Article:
21. Lind C, Ferriola D, Mackiewicz K, Heron S, Rogers M, Slavich L, Walker R, Hsiao T, McLaughlin L, DArcy M, Gai X, Goodridge D, Sayer D, Monos D: Next-generation sequencing: the solution for high-resolution, unambiguous human leukocyte antigen typing. Hum Immunol 2010; 71: 1033-1042.

22. McDevitt SL, Bredeson JV, Roy SW, Lane JA, Noble JA. HAPCAD: An open-source tool to detect PCR crossovers in next-generation sequencing generated HLA data. Hum Immunol. 2016; 77 (3): 257-63. doi: 10.1016/j.humimm. 2016.01.013.

23. Metzker ML: Sequencing technologies - the next generation. Nat Rev Genet 2010; 11: 31-46.

24. Petersdorf EW: Optimal HLA matching in hematopoietic cell transplantation. Curr Opin Immunol 2008; 20: 588-593.

25. Proll J, Danzer M, Stabentheiner S, Niklas N, Hackl C, Hofer K, Atzmuller S, Hufnagl P, Gully C, Hauser H, Krieger O, Gabriel C: Sequence capture and next generation rese-quencing of the MHC region highlights potential transplantation determinants in HLA identical haematopoietic stem cell transplantation. DNA Res 2011; 18: 201-210.

26. Robinson J, Halliwell JA, Hayhurst JD, Flicek P, Parham P, Marsh SG. The IPD and IMGT/HLA database: allele variant databases. Nucleic Acids Res 2015; 43(Database issue): D423-31. doi: 10.1093/nar/gku1161.

27. Shaw BE, Arguello R, Garcia-Sepulveda CA, Madrigal JA: The impact of HLA genotyping on survival following unrelated donor haematopoietic stem cell transplantation. Br J Haematol 2010; 150: 251-258.

28. Shiina T, Suzuki S, Ozaki Y, Taira H, Kikkawa E, Shige-nari A, Oka A, UmemuraT, Joshita S, Takahashi O, Hayas-

hi Y, Paumen M, Katsuyama Y, Mitsunaga S, Ota M, Kul-ski JK, Inoko H: Super high resolution for single molecule sequence-based typing of classical HLA loci at the 8-digit level using next generation sequencers. Tissue Antigens 2012; 80: 305-316.

29. Marsh SG, WHO Nomenclature Committee for Factors of the HLA System. Nomenclature for factors of the HLA system, update March 2016. Human Immunology 2016; 77 (8): 706-709.

30. Voorter CE, Mulkers E, Liebelt P, Sleyster E, van den Berg-Loonen EM: Reanalysis of sequence-based HLA-A, -B and -Cw typings: how ambiguous is today's SBT typing tomorrow. Tissue Antigens 2007; 70: 383-389.

31. Voelkerding KV, Dames SA, Durtschi JD. Next-generation sequencing: from basic research to diagnostics. Clin Chem 2009; 55: 641-658.

32. Wang C, Krishnakumar S, Wilhelmy J, Babrzadeh F, Stepanyan L, Su LF, Levinson D, Fernandez-Vina MA, Davis RW, Davis MM, Mindrinos M: Highthroughput, high-fidelity HLA genotyping with deep sequencing. Proc Natl Acad Sci USA 2012; 109: 8676-8681.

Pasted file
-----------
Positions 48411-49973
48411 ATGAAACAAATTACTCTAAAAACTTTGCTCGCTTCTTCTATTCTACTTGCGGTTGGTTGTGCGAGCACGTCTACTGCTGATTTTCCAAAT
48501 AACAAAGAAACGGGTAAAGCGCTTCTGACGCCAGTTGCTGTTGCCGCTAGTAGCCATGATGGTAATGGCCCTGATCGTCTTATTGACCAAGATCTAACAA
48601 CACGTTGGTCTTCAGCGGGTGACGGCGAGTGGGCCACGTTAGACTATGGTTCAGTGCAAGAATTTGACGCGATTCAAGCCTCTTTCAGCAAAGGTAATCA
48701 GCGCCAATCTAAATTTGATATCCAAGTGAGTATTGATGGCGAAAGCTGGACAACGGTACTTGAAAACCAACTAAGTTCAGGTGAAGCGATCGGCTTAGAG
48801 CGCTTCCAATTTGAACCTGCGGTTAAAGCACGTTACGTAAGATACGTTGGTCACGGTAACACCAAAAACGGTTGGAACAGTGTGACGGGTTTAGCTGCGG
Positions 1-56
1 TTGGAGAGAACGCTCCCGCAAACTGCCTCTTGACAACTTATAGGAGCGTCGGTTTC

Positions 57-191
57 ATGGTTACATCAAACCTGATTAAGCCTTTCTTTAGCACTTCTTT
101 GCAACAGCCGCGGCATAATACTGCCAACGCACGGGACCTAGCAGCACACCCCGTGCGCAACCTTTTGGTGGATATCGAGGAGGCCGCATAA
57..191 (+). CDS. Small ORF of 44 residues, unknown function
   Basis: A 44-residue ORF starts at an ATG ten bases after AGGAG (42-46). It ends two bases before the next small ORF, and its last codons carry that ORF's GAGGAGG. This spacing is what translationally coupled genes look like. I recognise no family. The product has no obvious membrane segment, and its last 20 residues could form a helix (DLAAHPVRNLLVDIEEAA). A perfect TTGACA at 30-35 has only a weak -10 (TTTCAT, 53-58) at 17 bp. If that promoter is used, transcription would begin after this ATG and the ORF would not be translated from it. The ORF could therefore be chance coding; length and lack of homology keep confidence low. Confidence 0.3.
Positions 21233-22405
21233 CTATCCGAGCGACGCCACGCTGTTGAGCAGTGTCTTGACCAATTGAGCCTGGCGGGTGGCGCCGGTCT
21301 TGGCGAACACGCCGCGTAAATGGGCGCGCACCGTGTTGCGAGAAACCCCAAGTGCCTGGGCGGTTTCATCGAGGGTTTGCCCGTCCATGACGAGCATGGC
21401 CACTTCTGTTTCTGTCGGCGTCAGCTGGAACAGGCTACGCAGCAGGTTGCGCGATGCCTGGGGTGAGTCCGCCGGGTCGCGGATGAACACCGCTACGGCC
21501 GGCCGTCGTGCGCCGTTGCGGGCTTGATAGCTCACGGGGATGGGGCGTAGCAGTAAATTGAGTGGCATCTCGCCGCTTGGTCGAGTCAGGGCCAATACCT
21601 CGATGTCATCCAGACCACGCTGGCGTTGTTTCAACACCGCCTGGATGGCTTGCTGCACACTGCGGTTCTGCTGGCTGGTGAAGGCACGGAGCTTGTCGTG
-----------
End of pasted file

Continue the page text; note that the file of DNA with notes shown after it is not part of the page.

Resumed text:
33. Weimer ET, Montgomery M, Petraroia R, Crawford J, Schmitz JL. Performance characteristics and validation of next-generation sequencing for human leucocyte antigen typing. J Mol Diagnostics 2016; 18 (5): 668-675.

Современные методы и возможности секвенирования следующего поколения (NGS) для типирования системы HLA

'Юрий А. Серов, 'Ильдар M. Бархатов, 'Антон С. Климов, 2Андрей С. Беркос

'НИИ детской онкологии, гематологии и трансплантации им. Р. М. Горбачевой, Первый Санкт-Петербургский государственный медицинский университет им. И. П. Павлова, Санкт-Петебург, Россия; 2Российский НИИ гематологии и трансфузиологии, Санкт-Петербург, Россия


Область генома, кодирующая лейкоциты антигенов человека (НХА) - это сегмент длиной 3,6 миллиона пар оснований на хромосоме 6(р21). Сложная по антигенному составу система НХА содержит важные молекулы, участвующие в трансплантационном иммунитете. Специфические генные последовательности генов НХА довольно сложно расшифровать с помощью классических методов прямого секвени-рования в связи с их техническими ограничениями, сложным составом генов НХА, и возрастающим числом новых аллелей, что требует новых методов генотипирования. Секвенирование следуюшего поколения (N08) является методом, который может обеспечить полное решение проблемы НХА-типи-рования. За последнее десятилетие разработка N08 обеспечила более легкий способ полногеномного анализа у человека, в том числе для типирования генов НХА. Несколько вариантов высокопроизводительных методов оценки НХА, основанные на мультиплексных аналитических технологиях N08 были разработаны на основе различных технологических платформ. В этом обзоре мы обсуждаем возможные области применения и прогресс в оборудовании для

N08 в плане глубокого типирования системы НХА, с особым вниманием к будущим аспектам его клинического использования. Общеизвестный полиморфизм генов НХА и минимальные межаллельные различия представляют собой особую проблему. Поэтому некоторые вопросы, связанные с биоинформатикой и углубленной обработкой данных для более эффективного анализа НХА в контексте оценки совместимости донора и реципиента. В этом плане различными производителями предложены специализированные компьютерные программы для анализа больших баз данных, получаемых посредством технологий N08. Наконец, эти высокопроизводительные подходы позволяют минимизировать финансовые затраты на 1 образец, особенно в крупных НХА-лабораториях, где соответствующие расходы на NGS-исследования стали теперь значительно затрат, возникающих при использовании классических технологий секвенирования по Сэнгеру.

Ключевые слова

Секвенирование следуюшего поколения (N08), технологические решения, НХА-типирование, аллогенная трансплантация гемопоэтических стволовых клеток.

i Надоели баннеры? Вы всегда можете отключить рекламу.